Questions about Iranian Weapons in Iraq

At an unusual press briefing on Monday, U.S. military officials provided the first physical evidence of Iranian arms shipments to Iraqi extremist groups. The display, which the New York Times called “extraordinary,” consisted of explosively formed penetrators, rocket-propelled grenades, mortars, and a shoulder-fired surface-to-air missile reportedly found in Iraq and bearing Iranian markings. Notably, the officials also claimed to have proof that the operation was being directed by “the highest levels of the Iranian government,” a claim that was rigorously denied by Tehran. The briefing raised more questions than it answered. Topping the list are questions about the extent of the Iranian government’s involvement in the arms shipments. Defense Department officials reportedly provided little proof for their claims of high-level involvement by the Iranian government, and the next day General Peter Pace, chairman of the joint chief of staff, appeared to contradict them. Commenting on the captured weaponry, Pace conceded that the weapons “[do] not translate to that the Iranian government per se, for sure, is directly involved in doing this.” Yesterday President Bush sided with General Pace, confirming that “we don’t…know whether the head leaders of Iran ordered the Quds force to do what they did.” The captured weapons themselves are also puzzling. Not only were they reportedly manufactured in Iran, they are also emblazoned with manufacture dates and lot numbers - hardly indicative of a government that wants to maintain “plausible deniability." Architects of covert aid programs usually go to great lengths to conceal their government’s involvement by purchasing weapons from foreign suppliers and clandestinely shipping them through third countries. The Iranians apparently did neither. Why?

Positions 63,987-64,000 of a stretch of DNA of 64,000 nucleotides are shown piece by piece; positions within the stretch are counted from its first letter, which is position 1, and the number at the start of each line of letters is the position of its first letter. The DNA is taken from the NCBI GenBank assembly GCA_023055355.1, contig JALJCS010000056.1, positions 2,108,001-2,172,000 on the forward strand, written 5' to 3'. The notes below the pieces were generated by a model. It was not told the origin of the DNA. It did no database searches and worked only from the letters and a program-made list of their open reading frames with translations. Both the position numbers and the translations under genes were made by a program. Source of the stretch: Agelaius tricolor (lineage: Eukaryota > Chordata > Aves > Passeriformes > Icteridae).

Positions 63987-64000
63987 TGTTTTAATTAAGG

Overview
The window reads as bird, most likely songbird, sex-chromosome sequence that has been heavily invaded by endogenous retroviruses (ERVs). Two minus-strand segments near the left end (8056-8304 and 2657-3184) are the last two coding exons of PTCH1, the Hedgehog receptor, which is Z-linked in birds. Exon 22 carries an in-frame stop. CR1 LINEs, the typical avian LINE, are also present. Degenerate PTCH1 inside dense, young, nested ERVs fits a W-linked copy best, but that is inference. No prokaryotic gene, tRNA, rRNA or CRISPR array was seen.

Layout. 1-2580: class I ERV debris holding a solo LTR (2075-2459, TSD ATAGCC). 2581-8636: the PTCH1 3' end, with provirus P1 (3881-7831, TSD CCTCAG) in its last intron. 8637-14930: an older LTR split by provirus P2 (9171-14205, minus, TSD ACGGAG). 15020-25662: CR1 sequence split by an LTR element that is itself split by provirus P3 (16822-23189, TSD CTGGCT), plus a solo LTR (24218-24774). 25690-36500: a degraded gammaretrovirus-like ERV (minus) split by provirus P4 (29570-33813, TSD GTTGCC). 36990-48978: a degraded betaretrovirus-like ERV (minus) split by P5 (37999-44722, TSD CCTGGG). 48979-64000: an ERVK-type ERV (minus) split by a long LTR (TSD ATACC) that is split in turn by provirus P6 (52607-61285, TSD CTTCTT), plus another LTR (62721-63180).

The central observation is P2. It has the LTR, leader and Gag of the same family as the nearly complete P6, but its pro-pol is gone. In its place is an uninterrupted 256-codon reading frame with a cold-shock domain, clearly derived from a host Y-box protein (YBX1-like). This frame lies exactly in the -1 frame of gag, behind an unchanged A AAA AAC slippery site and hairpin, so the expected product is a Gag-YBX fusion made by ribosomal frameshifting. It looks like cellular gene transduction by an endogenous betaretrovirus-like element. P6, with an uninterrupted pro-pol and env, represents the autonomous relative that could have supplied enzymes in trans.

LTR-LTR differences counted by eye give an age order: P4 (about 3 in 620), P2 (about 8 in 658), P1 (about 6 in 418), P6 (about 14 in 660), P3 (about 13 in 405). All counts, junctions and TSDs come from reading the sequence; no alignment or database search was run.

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Bush Gets it Right on Small Arms Threat Reduction

The President's foreign aid budget request for FY2008 contains an unexpected and laudable surprise: a five-fold increase in funding for the State Department's Small Arms/Light Weapons Destruction initiaitive. If approved by Congress, the additional funding will bolster US efforts to stem the illicit trade in deadly light weapons.

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FAS Obtains Data on Arms Export End-use Monitoring

The FAS has obtained, via the Freedom of Information Act, a complete list of “unfavorable determinations” resulting from end-use checks of US arms exports (and export requests) performed by the State Department. The cases underscore the importance of America’s rigorous arms export control system and the danger of relaxing these controls, even on transfers to close allies.

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Somalia: Don’t Forget about the Missiles….

With the war against Islamist fighters drawing to a close, Somalia’s transitional government and its foreign allies now face several Herculean tasks: bringing to heel the warlords and militias that have terrorized the country for fifteen years, winning over the various clans and sub-clans that dominate Somali politics, rebuilding the nation's devastated infrastructure, etc, etc, etc. In the interest of international security, I would add one more: recovering the dozens of shoulder-fired, surface-to-air missiles reportedly distributed to the Union of Islamic Courts (UIC), and sanctioning the suppliers.

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